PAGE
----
“Dear Mr. Fantasy”
Posted by purplemary54 on January 25, 2014
We got a much-needed new garage door a couple of days ago, and I’ve been rustling through some of the junk that’s currently taking up space in there. A lot of it isn’t ours. My dad arranged to let our yard guy keep some stuff in there in exchange for a discount for mowing our yards, etc. And either my late uncle or my aunt’s complete waste of space ex left some old furniture and ephemera in there. (There is a pretty nice console table I’m thinking about claiming, and a really squeaky tea cart that could be fun if I cleaned it up.) I’m mostly only interested in my childhood leftovers that I know I stored in there at some point. But I made a fortuitous discovery right away.
When I got some decent bookcases and set up the office in the extra bedroom, I was dismayed to find that some of my Rock & Roll books were missing. I figured they must have been damaged or stolen, but I was thrilled to find them in a box near the front of the garage. Both my late uncle and the wast of space ex lived in the house at different times, occupying the room that used to be mine. I’d left some things in there, and I guess one of them moved the books out to the garage without telling me; I know I didn’t put them there. Fortunately, they were dirty but mostly undamaged, which is great considering that I’m pretty sure they’re all out of print now. I happily rediscovered some Rolling Stone anthologies of articles and interviews, and a number of nice photograph collections of U2. But the real treasures were the only two books I had specifically missed when I stocked the shelves.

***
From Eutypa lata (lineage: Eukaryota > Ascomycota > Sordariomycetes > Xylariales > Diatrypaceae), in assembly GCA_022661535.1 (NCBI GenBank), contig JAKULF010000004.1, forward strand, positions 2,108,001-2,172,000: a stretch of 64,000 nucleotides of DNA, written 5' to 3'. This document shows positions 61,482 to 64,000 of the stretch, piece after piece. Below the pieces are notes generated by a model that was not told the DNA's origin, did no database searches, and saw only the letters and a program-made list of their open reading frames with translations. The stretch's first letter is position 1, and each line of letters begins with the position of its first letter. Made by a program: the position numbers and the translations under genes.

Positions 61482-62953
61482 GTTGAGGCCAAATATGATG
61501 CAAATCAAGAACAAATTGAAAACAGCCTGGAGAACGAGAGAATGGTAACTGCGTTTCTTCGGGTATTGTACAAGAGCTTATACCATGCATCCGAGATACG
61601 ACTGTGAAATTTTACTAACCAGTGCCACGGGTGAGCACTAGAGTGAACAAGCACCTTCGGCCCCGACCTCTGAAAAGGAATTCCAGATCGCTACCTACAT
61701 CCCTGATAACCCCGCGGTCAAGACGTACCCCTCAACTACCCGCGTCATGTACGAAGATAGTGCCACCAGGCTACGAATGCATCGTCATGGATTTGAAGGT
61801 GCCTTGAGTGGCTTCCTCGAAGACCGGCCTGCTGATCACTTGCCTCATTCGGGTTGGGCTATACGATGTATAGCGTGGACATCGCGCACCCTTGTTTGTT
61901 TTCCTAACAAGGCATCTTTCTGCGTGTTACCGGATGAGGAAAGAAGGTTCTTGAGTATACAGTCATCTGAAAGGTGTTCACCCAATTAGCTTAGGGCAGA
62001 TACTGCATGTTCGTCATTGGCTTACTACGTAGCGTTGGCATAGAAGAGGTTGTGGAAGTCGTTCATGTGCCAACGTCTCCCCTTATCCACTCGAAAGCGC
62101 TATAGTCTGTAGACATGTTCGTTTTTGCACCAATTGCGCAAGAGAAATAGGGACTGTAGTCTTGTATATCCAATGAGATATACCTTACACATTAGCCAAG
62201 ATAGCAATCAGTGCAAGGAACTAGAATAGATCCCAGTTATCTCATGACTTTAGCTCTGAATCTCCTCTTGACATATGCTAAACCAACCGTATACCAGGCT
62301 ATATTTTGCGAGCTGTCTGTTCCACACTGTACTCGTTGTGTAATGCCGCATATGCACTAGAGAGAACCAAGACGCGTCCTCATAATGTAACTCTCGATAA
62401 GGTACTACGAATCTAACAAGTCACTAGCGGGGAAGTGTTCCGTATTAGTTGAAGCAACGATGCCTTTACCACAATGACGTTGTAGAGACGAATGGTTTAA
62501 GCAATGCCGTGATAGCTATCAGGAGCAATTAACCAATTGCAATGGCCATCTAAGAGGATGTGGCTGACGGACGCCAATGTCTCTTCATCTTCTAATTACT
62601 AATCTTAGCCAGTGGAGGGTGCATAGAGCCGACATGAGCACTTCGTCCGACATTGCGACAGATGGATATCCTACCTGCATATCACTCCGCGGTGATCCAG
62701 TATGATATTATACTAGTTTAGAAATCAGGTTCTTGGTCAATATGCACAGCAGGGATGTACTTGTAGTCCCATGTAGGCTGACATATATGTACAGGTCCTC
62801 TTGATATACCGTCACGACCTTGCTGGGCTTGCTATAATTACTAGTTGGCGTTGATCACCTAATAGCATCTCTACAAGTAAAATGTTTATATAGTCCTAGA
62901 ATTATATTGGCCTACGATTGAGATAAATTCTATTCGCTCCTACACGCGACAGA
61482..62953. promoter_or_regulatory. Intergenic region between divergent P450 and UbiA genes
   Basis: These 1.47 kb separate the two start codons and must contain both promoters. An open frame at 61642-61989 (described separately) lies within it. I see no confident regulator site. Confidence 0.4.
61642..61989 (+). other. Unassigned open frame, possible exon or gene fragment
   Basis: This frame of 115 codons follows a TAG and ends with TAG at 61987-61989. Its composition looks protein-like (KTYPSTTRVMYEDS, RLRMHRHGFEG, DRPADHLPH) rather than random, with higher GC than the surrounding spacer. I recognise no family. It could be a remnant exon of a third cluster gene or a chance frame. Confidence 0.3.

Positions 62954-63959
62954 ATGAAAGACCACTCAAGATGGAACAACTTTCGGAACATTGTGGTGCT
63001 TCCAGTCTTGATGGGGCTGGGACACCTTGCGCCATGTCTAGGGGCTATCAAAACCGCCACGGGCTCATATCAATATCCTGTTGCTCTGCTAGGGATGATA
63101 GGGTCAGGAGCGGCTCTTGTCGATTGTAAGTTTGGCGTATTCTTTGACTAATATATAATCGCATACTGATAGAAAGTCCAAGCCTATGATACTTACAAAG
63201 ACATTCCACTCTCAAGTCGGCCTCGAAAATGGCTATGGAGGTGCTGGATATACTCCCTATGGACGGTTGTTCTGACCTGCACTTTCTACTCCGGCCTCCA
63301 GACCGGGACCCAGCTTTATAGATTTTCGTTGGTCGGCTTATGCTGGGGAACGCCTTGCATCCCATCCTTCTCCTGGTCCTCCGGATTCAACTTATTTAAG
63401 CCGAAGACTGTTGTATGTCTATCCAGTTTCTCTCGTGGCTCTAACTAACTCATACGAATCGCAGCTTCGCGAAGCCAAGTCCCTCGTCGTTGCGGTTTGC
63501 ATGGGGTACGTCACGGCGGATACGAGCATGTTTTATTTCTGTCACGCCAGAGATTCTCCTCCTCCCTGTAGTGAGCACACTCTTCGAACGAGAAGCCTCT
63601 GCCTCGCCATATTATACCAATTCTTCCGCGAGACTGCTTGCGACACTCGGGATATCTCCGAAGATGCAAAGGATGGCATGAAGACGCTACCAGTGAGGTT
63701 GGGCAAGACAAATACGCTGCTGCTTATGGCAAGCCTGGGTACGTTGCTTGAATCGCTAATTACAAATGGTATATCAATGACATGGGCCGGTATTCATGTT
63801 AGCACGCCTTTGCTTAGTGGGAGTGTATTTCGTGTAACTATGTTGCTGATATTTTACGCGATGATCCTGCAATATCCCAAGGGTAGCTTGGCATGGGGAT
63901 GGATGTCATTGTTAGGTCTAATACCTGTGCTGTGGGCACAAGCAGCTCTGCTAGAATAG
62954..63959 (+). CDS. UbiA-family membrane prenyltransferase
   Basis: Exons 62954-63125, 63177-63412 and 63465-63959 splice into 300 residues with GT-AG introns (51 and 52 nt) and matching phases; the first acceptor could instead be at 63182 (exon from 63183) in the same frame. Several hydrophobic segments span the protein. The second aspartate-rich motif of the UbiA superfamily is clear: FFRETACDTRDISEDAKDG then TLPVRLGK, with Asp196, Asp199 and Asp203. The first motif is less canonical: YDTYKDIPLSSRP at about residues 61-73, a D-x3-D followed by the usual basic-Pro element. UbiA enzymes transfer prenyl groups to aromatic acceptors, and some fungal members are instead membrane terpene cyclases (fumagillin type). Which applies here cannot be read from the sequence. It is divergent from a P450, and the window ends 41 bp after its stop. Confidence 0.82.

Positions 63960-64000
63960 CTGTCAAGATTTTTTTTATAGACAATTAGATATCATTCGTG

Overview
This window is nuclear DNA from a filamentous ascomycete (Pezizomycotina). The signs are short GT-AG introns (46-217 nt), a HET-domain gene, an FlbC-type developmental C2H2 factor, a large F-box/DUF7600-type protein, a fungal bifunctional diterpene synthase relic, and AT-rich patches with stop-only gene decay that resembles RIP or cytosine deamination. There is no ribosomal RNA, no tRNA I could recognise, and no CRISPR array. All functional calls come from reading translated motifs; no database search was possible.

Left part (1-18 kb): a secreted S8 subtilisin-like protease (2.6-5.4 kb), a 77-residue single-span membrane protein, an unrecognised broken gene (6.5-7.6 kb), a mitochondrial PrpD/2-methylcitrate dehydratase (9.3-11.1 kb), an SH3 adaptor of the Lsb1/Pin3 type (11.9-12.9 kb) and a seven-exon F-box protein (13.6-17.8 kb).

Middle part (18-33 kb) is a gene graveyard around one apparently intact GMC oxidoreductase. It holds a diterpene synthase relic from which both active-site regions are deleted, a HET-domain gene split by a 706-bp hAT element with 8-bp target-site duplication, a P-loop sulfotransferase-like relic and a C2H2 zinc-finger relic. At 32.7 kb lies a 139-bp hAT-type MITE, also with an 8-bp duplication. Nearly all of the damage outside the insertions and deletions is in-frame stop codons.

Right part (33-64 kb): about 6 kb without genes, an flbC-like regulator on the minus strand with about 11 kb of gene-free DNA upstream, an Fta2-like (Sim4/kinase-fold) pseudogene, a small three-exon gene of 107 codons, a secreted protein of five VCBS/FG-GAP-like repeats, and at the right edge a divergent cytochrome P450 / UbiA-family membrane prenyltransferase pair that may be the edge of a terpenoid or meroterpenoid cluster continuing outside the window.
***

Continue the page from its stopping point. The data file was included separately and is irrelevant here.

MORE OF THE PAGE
One was The Beatles Illustrated Lyrics, which was the first present BFF ever gave me (it was for my 16th birthday). It’s a fanciful collection that I still thoroughly love. The other was a collection of photographs by Ethan A. Russell. Dear Mr. Fantasy features much of the work Russell did with the Rolling Stones and Beatles, along with a lot of his other famous photos and album covers. It also features his recollections of his life from the mid 60s though John Lennon’s death in 1980. It’s one of my favorite books, and I was a little heartbroken to think I’d lost it forever. I’m so freakin’ happy to have found both these books.
I’m not just a music fan, I’m a collector–although my collection doesn’t really add up to anything of monetary value. I’ve got a lot of books and CDs, a small amount of vinyl, and a couple of posters/prints that are pretty awesome. Mostly, I have ticket stubs and programs from concerts, candid photographs found at record stores, odd little ephemera, and some old magazines. These things mean the world to me. They’re my little attempt to keep track of this world that I love.